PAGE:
Paper presented at the 7th International Conference on Heat Transfer, Fluid Mechanics and Thermodynamics, Turkey, 19-21 July, 2010.
The bituminous oil sands formations in northern Alberta, Canada are a vital economic natural resource for Canada as their potential for oil production has become quite relevant in recent years due to advances in petrochemical technology. However, the disposal of slurries from the synthetic oil production processes has become quite problematic and addressing this issue is of paramount importance in order to preserve the sensitive ecosystems in this area. These slurries are also known as oil sands tailings, and composed of coarse, fine and
mature fine tailings (partially processed). The focus of this paper is on the flow characteristics of mature fine tailings since they possess poor consolidation properties and take a very long time, often decades, to settle as compared with coarse tailings. Due to the chemical composition of the oil sands tailings, their rheological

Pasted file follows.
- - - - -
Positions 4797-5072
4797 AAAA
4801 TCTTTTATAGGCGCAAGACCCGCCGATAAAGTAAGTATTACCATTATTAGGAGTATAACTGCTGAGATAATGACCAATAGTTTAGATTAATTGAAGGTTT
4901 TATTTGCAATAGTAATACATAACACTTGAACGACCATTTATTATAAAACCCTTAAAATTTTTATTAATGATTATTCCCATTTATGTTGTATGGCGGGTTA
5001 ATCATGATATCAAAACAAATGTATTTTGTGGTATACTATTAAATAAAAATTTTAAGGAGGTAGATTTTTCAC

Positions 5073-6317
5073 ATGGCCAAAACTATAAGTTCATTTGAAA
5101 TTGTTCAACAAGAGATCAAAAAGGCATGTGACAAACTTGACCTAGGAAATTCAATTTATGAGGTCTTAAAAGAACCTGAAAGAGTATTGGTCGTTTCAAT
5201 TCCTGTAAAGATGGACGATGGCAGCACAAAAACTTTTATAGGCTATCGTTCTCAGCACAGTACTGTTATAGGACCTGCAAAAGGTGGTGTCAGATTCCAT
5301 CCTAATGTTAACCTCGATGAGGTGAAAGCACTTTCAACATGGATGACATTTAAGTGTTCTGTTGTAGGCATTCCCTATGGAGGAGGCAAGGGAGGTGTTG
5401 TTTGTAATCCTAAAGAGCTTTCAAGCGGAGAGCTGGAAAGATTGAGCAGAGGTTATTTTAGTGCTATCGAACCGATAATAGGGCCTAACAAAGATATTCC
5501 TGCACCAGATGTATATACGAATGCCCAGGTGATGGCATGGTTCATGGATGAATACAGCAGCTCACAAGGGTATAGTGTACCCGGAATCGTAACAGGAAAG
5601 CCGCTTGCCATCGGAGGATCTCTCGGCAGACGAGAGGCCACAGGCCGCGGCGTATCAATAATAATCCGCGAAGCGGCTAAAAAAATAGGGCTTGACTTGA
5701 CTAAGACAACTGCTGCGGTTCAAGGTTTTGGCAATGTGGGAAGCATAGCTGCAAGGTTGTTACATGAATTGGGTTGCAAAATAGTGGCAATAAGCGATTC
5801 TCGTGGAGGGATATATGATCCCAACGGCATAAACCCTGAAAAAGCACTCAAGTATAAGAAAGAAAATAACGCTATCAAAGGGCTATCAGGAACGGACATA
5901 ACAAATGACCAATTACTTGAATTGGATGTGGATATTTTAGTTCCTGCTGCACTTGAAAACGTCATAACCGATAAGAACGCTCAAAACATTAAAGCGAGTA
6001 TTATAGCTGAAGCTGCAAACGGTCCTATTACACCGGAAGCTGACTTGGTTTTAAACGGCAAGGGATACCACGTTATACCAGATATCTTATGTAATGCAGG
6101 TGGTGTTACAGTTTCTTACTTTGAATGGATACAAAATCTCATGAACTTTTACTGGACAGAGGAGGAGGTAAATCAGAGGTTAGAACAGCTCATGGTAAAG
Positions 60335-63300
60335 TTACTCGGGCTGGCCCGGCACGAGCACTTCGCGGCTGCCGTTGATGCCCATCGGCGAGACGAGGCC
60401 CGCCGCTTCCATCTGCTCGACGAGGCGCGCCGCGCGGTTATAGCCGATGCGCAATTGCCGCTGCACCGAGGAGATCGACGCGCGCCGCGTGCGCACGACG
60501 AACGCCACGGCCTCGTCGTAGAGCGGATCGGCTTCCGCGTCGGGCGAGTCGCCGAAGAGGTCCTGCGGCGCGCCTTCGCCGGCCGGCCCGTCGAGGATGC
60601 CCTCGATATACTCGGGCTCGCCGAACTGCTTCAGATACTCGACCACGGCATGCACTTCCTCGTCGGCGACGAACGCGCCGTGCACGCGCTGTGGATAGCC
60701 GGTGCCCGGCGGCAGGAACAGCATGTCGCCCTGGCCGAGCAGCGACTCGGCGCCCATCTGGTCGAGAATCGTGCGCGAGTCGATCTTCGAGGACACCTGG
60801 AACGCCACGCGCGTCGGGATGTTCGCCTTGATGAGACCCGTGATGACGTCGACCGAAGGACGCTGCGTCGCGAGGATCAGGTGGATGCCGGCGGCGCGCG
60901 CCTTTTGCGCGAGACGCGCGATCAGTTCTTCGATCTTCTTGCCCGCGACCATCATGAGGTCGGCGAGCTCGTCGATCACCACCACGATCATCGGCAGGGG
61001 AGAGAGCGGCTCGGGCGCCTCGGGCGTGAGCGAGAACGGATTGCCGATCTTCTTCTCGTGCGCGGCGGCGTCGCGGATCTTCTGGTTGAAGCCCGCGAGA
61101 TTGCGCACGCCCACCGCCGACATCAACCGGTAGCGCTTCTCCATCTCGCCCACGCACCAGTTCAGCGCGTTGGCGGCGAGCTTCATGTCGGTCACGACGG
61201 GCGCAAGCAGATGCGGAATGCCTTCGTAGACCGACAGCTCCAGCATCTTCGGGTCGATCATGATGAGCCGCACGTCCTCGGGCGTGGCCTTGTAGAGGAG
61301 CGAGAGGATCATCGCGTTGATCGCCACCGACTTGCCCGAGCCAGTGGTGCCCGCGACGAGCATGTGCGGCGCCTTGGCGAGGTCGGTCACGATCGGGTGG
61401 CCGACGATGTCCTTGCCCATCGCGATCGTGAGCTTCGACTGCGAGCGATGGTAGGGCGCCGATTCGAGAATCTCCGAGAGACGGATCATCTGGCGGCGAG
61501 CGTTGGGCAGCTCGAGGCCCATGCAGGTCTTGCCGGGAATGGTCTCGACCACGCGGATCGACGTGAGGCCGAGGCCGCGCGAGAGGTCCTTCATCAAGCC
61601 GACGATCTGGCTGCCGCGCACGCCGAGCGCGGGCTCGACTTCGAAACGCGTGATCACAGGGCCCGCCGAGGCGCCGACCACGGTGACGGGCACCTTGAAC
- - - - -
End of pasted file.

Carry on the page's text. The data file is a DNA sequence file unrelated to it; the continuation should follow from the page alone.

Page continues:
characteristics are extremely complex. Therefore, a theoretical study of their flow properties with simple test geometries that is valuable in gaining an understanding of the settling process dynamics is performed in this work. The model development was carried out using a commercial computational fluid dynamics (CFD) package FLUENT (version 6.3) and validated with empirical data for further development of processes for tailings transfer and settling with minimal disturbance.